A creative way to explore Kilkenny is through its thriving crafts scene along the ‘MADE in Kilkenny’ Craft Trail. En route, you'll meet designers using all manner of materials, for example, Inga Reed Jewellery, Nicholas Mosse Pottery, and Jerpoint Glass Studio. At the end of the trail, you'll visit the splendid Kilkenny Design Centre where you can shop for some of Ireland's most celebrated crafts people.
Nosy around Norman stone Kilkenny Castle
Kilkenny Castle is one of Ireland's most visited castles, and for good reason. Both the guided and self-guided tours are informative and insightful. Constructed in 1195, it's one of the earliest Norman stone castles to be built in the country.
On a tour, you’ll learn all about the history of the Butler family, one of the most powerful families in Ireland, and you’ll get to snoop around the rooms, a real treat as there aren’t that many castles in Ireland that are open to the public. If you visit this summer, you'll also get to see the remarkable Ros Tapestry exhibition, which, through striking embroidered panels, commemorates the Norman history of South-East Ireland.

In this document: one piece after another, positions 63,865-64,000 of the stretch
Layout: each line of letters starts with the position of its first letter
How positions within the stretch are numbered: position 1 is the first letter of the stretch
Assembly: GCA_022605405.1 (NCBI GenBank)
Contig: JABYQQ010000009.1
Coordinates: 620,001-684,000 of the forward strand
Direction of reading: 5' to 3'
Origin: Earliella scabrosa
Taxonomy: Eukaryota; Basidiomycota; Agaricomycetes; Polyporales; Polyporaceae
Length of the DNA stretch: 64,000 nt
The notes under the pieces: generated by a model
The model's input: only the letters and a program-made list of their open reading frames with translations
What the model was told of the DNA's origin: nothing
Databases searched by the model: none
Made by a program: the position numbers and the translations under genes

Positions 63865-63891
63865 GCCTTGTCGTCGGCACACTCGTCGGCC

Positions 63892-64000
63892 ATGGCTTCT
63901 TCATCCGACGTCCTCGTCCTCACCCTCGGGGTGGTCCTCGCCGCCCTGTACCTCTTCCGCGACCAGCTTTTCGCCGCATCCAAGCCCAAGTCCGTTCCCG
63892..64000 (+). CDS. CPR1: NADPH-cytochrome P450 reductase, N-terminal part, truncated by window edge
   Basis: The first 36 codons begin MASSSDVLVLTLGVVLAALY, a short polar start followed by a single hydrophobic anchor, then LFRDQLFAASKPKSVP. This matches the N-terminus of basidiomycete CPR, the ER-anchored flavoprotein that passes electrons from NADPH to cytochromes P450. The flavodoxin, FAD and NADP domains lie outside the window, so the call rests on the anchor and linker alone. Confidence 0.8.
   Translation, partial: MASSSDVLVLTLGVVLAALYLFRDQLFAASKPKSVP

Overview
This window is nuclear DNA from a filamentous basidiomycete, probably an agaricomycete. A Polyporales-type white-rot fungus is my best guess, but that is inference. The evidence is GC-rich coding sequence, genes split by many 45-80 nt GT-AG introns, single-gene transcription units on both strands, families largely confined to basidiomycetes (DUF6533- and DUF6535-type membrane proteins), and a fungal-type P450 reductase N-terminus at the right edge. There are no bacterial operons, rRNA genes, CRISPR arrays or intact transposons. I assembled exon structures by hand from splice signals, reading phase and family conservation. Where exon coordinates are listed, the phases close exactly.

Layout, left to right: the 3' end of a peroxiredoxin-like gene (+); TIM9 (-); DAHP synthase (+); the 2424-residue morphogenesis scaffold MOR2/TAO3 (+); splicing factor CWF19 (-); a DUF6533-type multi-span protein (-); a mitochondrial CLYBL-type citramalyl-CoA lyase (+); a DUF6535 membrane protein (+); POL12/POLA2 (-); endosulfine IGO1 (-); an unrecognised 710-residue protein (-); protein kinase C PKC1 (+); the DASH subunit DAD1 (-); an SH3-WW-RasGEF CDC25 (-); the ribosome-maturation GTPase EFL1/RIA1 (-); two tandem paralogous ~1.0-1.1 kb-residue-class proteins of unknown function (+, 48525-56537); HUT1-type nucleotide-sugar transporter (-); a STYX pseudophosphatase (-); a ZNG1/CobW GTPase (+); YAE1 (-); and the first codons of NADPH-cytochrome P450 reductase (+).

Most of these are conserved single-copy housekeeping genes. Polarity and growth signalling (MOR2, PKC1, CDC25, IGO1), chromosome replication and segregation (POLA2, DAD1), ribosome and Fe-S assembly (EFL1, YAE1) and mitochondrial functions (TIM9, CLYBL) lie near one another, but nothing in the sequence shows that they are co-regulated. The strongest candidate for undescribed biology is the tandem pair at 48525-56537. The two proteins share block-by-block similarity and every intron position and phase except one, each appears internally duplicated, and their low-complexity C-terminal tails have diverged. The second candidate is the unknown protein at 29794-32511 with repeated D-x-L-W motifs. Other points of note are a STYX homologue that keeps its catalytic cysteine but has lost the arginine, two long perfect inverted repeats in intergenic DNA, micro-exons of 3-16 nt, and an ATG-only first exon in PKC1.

Continue roaming like royalty outside on the extensive grounds, which are perfect for a picnic. You'll easily find a quiet spot amongst the mature trees, lakes, fountains and rose garden.
Marvel at the artefacts in the Medieval Mile Museum
The Medieval Mile Museum is housed in St Mary's Church and Graveyard, one of the finest medieval churches in Ireland. Here, you can marvel at art, artefacts and architecture that vividly tell the story of the Irish people across 800 years of history.
In the graveyard, you'll find the largest collection of Renaissance tombs in the country and inside, you can view human remains unearthed during the restoration of the building. Grim but engrossing — kids will love it! Glass floors also allow you to see the foundations of the impressive tower that once loomed over the city.